“As a junior, I have been incredibly grateful for the support that my school has provided me in starting and running my club, as well as my work in the medical field. The administration and teachers were amazing, offering their guidance and support in any areas they could,” he said.
Specifically, Andrew thanked KCHS science department chair Tammy Walden, director of marketing and communications Pam Rhoades, academic dean Jane Walker, dean of students Ore Pumariega, English teacher Julia Weech, and school president Dickie Sompayrac for their help.
“I would like to thank all the teachers and administration at Catholic,” Andrew said. “Mrs. Walden has been by my side since day one, offering to help and mentor wherever needed. Ms. Weech for spending the time after school to help with the class. Mrs. Rhoades has gone above and beyond to set up media appearances and so many other items. Mrs. Walker has always been so kind to work with me to organize the field trips/events for the club such as when we went to LMU or the Lifestar visit. Mr. Puma has always been open to new fundraising ideas and supporting me with teaching this new class. Finally, president Sompayrac for always having my back and allowing this club to be a part of the KCHS community.”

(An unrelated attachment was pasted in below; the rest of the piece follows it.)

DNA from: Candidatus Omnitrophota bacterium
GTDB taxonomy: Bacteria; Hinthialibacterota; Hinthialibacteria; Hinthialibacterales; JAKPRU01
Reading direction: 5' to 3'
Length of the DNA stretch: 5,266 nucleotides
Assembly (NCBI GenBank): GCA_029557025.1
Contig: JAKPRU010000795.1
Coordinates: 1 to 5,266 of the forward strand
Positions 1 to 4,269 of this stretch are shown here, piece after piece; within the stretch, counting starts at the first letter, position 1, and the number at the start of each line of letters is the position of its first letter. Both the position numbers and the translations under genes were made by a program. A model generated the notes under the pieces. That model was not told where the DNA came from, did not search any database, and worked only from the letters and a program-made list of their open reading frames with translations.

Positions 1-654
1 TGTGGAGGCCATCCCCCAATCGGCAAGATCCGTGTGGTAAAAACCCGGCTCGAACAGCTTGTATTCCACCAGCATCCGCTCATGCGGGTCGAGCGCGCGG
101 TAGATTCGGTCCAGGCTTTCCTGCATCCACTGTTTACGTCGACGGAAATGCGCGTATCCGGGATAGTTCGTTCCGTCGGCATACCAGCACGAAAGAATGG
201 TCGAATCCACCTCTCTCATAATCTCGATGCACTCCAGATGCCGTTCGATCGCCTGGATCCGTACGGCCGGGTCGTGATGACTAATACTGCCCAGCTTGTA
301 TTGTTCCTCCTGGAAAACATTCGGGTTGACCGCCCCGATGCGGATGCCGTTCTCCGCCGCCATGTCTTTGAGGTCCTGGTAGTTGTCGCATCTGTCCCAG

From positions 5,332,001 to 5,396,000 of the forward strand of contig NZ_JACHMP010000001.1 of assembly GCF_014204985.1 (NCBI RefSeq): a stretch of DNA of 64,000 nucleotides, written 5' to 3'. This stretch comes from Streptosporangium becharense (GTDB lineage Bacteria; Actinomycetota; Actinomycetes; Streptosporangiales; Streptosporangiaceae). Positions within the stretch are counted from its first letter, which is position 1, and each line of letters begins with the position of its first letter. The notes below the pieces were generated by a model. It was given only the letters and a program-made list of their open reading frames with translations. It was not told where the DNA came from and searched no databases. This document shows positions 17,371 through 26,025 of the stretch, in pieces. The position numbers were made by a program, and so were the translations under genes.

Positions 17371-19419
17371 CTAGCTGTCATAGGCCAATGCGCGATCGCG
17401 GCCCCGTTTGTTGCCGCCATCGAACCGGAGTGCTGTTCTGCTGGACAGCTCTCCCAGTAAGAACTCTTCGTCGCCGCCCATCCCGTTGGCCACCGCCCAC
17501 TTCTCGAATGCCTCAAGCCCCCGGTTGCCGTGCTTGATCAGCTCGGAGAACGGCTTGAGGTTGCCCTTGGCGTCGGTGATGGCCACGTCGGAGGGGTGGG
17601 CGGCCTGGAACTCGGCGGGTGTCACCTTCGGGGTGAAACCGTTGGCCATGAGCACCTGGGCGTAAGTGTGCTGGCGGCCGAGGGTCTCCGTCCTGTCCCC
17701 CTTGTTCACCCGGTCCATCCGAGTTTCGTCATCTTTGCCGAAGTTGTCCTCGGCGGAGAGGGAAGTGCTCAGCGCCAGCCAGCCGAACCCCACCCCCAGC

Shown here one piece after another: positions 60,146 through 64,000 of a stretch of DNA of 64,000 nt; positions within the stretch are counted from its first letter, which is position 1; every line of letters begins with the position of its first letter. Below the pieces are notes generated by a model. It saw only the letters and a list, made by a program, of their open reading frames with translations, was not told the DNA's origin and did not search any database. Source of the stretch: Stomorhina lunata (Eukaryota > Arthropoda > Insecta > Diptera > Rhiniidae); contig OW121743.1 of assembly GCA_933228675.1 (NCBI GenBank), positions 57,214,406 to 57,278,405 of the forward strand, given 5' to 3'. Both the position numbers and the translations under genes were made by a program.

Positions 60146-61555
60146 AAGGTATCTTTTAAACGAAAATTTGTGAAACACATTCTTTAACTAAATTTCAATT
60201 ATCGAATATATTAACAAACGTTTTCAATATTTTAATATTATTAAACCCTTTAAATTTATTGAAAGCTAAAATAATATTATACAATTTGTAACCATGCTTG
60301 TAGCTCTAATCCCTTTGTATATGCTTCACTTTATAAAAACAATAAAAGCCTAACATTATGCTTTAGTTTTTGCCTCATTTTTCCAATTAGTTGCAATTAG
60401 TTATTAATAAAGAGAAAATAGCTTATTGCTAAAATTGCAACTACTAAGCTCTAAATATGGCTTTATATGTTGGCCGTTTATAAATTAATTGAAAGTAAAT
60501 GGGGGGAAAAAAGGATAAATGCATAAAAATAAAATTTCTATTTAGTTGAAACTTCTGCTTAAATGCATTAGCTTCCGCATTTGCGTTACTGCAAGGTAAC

Andrew also saluted parents John and Heather Dreiser.
“Obviously, my parents have always been such a backbone helping in any way they could, including funding some of the early projects,” he said. “They have always been my biggest fans and advocates!”
Mrs. Walker is a big fan of Andrew.
“Andrew first approached administration in the fall about the possibility of creating this club for students interested in pursuing careers in the medical profession,” she said.
“He has followed through with surprising maturity and invigorating enthusiasm. He organizes and teaches classes that result in various certifications for basic first aid and life support. Students in the classes seem eager to respect his directives. Andrew brings a unique positive energy and sense of authority to the table. His keenness for all things medical permeates his work here. We are proud of Andrew and his true servant’s heart,” Mrs. Walker added.